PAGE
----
Partners in the Horn of Africa have been urged to unite to fight common challenges facing the region and impacting communities. This was said last week during a virtual meeting in Nairobi, Kenya by regional stakeholders.
Currently, the region is facing one of the worst droughts in 40 years, leaving many people displaced and livestock lost. Loss of livestock affects the people around the Horn, as it is their primary source of income.
Over 18.5 million people are currently facing acute food shortage in Kenya, Ethiopia, Djibouti and Somalia alone. As the situation worsens, this number is anticipated to continue rising.
The region experiences other shocks and disasters, such as conflict, water shortage and disease outbreaks.
A convergence by stakeholders in the region on October 12, 2022 called for a multi-stakeholder approach towards building resilience to these shocks and ensuring sustainable solutions to the challenges being faced in the region.
The event, organised by the United States Aid for International Development (USAid) through the Horn of Africa Resilience Network (HoRN), drew participants from governments, the private sector and development partners.
The HoRN serves as a coordination platform across Kenya, Ethiopia, Uganda, South Sudan, Somalia, and the Democratic Republic of Congo.
The programme works towards building resilience in areas that are hit by recurrent crises in the dry lands. Its key objectives are to strengthen regional and cross-border collaboration and improve evidence-based learning to inform regional, countries and USAid initiatives.
This year's HoRN learning event coincided with the ongoing acute drought following failed rains in many areas, with some experiencing minimal rainfall.
In Somalia, for example, nearly half of the country's estimated population, which accounts for more than 7.8 million people, is impacted by the ongoing severe drought. Additionally, 1 million people have been displaced since the beginning of the drought in 2021.
"The coping capacity of the most vulnerable has vastly reduced due to the impact of four consecutive seasons of poor rainfall, sharp increases in food prices and conflict," said Laura Kate Bennison, Danwadaag Consortium Coordinator of the International Organisation for Migration in Somalia.
"Malnutrition that has resulted from the droughts has led to the loss of children in Somalia," she added.
With the humanitarian situation deteriorating over the recent months especially in the South West State Bay region, migration to urban areas has been on the rise. Cities such as Mogadishu and Baidoa have received about 100,000 people displaced by the drought in 2022 alone. Most affected are women and children, who account for 83 per cent of the displaced persons.
Most of the 2.9 million internally displaced persons (IDPs) live in urban and peri-urban areas. Migration and subsequent urbanisation have caused sharp growth of key cities including Kismayo, Baidoa and Mogadishu. This has led to a lot of strain on city systems, resource competition and limited absorption capacity.
In her remarks, Amy Beeler, the Office Director of Economic Growth for USAid Uganda, said that armed conflicts and insecurity in the Horn of Africa amongst the pastoralist communities such as the Karamojong in Uganda, the Turkana in Kenya and the Topoza in South Sudan are negatively impacting development efforts in these areas.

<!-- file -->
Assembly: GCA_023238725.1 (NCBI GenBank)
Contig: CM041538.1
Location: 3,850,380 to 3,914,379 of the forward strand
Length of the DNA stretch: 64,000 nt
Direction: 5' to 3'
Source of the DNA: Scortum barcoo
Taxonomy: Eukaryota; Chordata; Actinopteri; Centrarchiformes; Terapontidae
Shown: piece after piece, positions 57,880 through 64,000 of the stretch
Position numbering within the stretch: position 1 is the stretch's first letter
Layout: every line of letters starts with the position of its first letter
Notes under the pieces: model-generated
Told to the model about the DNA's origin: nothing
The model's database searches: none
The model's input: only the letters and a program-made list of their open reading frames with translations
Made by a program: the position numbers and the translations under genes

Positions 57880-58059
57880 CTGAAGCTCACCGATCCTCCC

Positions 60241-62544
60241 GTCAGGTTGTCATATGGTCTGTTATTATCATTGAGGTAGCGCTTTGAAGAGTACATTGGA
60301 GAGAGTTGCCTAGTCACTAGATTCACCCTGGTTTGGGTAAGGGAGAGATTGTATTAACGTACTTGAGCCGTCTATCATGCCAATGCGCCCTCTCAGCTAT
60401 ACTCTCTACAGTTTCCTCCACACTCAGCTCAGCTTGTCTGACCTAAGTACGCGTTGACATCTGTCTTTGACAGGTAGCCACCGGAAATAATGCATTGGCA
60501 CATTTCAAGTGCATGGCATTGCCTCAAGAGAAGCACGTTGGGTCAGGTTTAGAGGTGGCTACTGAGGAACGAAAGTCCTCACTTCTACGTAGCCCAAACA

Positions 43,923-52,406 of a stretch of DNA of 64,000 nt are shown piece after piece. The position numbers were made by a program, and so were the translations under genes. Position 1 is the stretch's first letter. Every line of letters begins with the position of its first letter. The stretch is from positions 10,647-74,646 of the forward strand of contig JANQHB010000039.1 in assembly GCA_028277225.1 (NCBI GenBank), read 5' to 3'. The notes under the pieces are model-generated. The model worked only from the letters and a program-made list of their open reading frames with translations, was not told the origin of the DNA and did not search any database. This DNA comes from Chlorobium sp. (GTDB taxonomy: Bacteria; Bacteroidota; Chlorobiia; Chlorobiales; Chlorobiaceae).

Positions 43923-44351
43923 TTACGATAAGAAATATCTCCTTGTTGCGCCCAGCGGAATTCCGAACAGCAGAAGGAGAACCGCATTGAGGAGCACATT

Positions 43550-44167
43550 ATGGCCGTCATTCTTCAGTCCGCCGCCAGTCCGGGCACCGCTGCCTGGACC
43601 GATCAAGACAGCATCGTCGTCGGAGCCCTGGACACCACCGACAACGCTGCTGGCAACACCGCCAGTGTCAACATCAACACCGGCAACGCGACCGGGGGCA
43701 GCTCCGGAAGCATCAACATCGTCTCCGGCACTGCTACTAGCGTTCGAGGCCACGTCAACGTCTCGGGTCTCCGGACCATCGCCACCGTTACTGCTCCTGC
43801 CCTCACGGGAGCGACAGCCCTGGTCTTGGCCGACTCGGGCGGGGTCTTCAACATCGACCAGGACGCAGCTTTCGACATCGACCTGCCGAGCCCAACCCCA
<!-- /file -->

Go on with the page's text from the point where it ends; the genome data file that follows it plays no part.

The key drivers of the problem are water and pasture scarcity and illicit firearm trafficking among pastoralist groups. She called on the affected countries and bilateral USAid missions to incorporate conflict resolution and address the drivers of these conflicts across the agency's interventions.
"There are also opportunities that can be tapped to build sustainable livelihoods in the region, including learning from regional interventions which are specific to particular countries," she added.
With an example of Uganda's Karamoja region, Ms Beeler said a study revealed that 70 per cent of livestock is sold in the Juba market. This, she added, pointed to the direction that there are opportunities to leverage market systems across the borders and lead to a reduction in the drivers of conflict along the borders.
Mitigation against these shocks also calls for community involvement at household level and to build their capacities rather than only focusing on public and private institutions and agencies, she said.
Recently, the Intergovernmental Authority on Development (IGAD) established an institution dedicated to early response. Dubbed the IGAD Centre for Pastoral Areas and Livestock Development (ICPALD), its mission is to ensure IGAD member states sustainably generate wealth and employment through livestock and complementary livelihood resources development in arid and semi-arid areas of the IGAD region.
Acting USAID Kenya and East Africa resilience team leader, Dr Ernest Njoroge, said the multi-sectorial expertise which the event attracted was commendable, adding that it had what it takes to address the current humanitarian challenges facing the region. He challenged participants to provide leadership in applying what they learned to strengthen coordination and partnership.
Dr Njoroge further called upon the team to provide critical evidence on resilience, engage the private sector on risk management financing and work with governments and communities in ensuring local ownership of resilience programming.